WSU News

Series on culture, race reflects department’s successes

LeonardPULLMAN, Wash. – A spring speaker series begins Wednesday, Jan. 23, in celebration of the Department of Critical Culture, Gender & Race Studies at Washington State University. The department was formed nearly three years ago when the comparative ethnic studies and women studies departments merged.
 
CCGRS brings together scholars to examine issues of race, gender and sexuality, engage in scholarly work and offer courses “on the cutting edge of the field,” said David Leonard, department chair. He hopes the campus and broader community will gain a better understanding of the work and myriad issues WSU researchers examine in these fields of study. 
 
“With speakers discussing literature, art, the Black Panther party, health care, science, religion and hip-hop, the series will offer a range of interests and backgrounds that will underscore the many approaches to studying race, gender and sexuality,” he said. “These speakers represent a broad range of experts and brilliant practitioners within their respective fields.”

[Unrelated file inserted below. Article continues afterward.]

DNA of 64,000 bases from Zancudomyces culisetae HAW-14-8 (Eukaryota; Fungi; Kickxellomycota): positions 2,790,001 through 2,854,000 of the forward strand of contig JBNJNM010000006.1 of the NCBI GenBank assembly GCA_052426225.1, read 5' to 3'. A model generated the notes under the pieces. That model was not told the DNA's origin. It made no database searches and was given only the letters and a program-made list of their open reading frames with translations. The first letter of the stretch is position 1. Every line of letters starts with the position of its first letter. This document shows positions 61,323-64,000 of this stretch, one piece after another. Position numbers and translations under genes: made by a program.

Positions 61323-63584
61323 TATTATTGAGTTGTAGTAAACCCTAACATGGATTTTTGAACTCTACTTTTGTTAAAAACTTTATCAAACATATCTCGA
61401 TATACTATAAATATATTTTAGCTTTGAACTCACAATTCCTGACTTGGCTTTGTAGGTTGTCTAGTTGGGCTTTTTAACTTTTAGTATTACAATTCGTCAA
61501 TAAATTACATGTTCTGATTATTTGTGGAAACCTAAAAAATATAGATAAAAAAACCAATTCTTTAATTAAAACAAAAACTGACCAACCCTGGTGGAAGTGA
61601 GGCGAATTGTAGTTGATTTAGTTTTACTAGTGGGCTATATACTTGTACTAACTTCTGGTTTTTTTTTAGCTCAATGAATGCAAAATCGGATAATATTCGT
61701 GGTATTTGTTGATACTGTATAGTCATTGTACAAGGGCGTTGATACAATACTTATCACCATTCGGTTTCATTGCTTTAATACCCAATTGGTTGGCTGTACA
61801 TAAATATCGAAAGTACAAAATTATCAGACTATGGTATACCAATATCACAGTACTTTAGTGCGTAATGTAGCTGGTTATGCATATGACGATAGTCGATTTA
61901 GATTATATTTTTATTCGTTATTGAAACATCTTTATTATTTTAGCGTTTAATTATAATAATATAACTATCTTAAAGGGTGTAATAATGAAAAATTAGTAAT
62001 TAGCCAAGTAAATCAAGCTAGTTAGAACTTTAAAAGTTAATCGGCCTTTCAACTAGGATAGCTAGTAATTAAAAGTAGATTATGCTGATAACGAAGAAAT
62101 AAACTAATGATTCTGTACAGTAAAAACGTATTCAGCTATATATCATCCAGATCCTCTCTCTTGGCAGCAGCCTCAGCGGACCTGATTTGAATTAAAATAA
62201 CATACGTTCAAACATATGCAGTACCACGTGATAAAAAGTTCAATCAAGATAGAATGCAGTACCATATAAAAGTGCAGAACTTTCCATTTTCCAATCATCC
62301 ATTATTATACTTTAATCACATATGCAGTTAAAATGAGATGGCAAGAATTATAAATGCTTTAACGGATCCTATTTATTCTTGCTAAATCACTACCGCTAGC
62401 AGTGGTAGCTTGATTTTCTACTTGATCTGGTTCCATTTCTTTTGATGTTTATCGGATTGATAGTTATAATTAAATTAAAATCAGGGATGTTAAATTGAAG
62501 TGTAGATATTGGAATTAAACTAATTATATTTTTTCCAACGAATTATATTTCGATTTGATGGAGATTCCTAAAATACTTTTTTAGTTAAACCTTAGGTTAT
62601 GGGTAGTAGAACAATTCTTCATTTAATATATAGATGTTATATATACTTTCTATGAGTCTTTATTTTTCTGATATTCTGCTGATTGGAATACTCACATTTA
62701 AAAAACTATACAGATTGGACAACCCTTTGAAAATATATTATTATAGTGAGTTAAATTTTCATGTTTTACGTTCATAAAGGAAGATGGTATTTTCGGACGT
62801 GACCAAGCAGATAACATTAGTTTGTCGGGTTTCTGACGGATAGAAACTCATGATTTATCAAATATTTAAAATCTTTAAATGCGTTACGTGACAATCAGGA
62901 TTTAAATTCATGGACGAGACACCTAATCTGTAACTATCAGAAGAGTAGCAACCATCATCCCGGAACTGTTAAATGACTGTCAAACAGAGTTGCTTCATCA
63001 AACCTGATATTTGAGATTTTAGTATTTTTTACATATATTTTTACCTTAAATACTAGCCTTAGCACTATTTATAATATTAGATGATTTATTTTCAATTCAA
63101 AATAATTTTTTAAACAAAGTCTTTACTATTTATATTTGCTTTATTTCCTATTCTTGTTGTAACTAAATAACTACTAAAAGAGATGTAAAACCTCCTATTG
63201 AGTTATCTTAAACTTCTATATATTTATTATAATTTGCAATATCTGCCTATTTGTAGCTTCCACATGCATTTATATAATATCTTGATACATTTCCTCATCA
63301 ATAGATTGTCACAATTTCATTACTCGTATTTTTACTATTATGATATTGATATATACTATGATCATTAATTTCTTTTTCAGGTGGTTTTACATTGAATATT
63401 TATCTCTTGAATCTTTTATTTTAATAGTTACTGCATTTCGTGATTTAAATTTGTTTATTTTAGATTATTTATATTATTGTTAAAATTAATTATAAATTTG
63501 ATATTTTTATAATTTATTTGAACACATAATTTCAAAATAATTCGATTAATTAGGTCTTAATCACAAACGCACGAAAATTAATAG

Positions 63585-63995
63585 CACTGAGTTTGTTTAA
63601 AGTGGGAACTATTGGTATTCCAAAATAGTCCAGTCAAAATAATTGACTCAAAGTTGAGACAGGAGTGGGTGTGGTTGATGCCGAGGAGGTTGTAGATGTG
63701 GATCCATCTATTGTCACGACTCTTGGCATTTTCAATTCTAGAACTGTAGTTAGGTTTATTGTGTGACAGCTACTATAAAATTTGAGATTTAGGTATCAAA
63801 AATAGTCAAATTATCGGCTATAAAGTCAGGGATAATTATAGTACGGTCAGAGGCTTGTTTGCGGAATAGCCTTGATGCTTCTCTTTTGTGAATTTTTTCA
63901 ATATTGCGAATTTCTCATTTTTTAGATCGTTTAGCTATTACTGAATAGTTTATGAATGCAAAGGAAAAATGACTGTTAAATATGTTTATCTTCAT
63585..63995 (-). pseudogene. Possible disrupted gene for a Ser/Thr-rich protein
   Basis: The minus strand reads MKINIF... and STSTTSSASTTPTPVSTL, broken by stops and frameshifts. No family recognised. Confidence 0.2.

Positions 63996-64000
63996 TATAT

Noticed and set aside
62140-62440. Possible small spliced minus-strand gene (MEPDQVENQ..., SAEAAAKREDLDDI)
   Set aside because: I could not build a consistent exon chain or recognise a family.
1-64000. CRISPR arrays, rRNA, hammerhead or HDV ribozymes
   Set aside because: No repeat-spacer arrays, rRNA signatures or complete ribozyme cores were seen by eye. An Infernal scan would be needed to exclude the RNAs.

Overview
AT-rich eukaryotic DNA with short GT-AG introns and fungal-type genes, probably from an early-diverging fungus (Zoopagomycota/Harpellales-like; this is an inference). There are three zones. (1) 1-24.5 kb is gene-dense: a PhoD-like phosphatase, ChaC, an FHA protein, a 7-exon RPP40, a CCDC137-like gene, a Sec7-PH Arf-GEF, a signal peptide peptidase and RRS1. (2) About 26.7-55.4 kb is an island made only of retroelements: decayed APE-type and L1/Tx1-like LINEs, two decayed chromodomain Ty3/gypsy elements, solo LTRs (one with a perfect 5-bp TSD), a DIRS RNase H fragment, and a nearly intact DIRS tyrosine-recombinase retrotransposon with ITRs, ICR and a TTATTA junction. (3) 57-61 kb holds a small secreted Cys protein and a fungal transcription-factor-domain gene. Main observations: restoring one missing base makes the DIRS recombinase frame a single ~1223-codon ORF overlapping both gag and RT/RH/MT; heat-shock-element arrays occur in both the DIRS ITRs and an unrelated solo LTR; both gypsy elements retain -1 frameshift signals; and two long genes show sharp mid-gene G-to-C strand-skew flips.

The department strives to communicate established and emergent understandings of culture, race, indigeneity, gender and sexuality to students and to society at large.
 
“We seek to foster understanding, action and hope in an unequal and increasingly interconnected world,” Leonard said. “This speaker series is an effort to highlight this collective vision.”
 

The speakers, dates and topics are:

Jan. 23: “An Evening with Adam Mansbach”, co-sponsored by the WSU English department, 6:15-7:45 p.m., Smith CUE 419.
 
Feb. 19: “Temporal displacements and spatial constellations: An overview of the work of Jin-me Yoon”, the Jo Hockenhull Distinguished Lecture, 6 p.m., Kimbrough 101. 
 
Feb. 25: “Henrietta Lacks in Context: African American Responses to Medical Discrimination in the 20th Century” by Alondra Nelson, part of the WSU Common Reading, 5:30-7 p.m., Smith CUE 203.
 
April 16: “Beyond Belief: The search for more (and less) in material culture” by Monica Miller, co-sponsored by the sociology department and dean of students, 5:30-7 p.m., Smith CUE 202.